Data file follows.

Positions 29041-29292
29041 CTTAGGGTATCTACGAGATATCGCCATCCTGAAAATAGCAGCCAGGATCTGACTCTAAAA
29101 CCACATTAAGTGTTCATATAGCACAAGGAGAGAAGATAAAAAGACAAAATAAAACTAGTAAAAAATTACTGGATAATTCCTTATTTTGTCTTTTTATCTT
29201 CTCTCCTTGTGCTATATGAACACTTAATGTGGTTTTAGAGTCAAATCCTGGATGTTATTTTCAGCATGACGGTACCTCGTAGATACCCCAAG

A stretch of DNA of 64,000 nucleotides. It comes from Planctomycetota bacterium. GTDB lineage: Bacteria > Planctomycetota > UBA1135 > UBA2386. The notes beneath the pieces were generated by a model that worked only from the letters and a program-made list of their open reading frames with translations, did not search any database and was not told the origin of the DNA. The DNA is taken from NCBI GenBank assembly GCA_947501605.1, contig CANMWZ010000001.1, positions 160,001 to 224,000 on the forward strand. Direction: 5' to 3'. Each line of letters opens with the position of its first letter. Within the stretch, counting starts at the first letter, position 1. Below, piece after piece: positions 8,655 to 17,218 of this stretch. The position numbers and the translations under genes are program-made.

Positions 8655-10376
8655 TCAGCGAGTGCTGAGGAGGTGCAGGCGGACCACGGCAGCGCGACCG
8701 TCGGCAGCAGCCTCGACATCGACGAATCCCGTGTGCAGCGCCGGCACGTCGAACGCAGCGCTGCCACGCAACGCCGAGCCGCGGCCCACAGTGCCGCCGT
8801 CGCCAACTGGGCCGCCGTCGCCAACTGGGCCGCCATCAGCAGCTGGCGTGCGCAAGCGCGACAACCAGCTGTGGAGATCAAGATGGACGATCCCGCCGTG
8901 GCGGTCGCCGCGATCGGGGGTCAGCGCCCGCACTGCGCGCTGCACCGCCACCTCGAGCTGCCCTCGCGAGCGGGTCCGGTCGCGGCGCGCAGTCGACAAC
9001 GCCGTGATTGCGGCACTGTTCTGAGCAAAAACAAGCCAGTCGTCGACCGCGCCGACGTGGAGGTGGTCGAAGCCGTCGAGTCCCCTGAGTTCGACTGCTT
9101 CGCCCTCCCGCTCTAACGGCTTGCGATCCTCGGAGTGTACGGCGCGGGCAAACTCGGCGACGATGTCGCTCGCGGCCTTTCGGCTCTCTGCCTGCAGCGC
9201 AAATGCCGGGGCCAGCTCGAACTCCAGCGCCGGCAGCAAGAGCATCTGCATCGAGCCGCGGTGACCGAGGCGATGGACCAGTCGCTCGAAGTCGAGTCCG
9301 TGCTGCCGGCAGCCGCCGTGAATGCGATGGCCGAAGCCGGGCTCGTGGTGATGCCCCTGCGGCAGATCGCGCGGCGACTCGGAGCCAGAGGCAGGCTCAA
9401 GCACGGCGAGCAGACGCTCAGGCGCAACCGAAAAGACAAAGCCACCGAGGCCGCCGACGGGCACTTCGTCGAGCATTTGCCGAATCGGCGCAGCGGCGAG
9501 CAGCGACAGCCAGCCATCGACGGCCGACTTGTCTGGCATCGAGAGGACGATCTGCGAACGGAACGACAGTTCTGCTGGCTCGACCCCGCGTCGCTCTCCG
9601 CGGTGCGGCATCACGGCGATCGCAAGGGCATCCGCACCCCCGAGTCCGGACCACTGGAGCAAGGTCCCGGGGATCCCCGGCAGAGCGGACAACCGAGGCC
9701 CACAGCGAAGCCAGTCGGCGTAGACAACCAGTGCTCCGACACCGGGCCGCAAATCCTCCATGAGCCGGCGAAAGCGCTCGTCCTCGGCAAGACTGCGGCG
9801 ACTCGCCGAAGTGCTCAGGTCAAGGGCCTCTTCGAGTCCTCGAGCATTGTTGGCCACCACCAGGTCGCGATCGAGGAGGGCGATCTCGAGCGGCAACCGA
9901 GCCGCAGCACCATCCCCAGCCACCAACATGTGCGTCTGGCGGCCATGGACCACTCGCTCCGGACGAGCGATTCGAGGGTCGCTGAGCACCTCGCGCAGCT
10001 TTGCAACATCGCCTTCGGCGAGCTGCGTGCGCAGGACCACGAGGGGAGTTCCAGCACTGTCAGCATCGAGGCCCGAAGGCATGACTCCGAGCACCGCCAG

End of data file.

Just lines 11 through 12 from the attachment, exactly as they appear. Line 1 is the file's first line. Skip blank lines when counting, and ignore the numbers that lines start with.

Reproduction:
9001 GCCGTGATTGCGGCACTGTTCTGAGCAAAAACAAGCCAGTCGTCGACCGCGCCGACGTGGAGGTGGTCGAAGCCGTCGAGTCCCCTGAGTTCGACTGCTT
9101 CGCCCTCCCGCTCTAACGGCTTGCGATCCTCGGAGTGTACGGCGCGGGCAAACTCGGCGACGATGTCGCTCGCGGCCTTTCGGCTCTCTGCCTGCAGCGC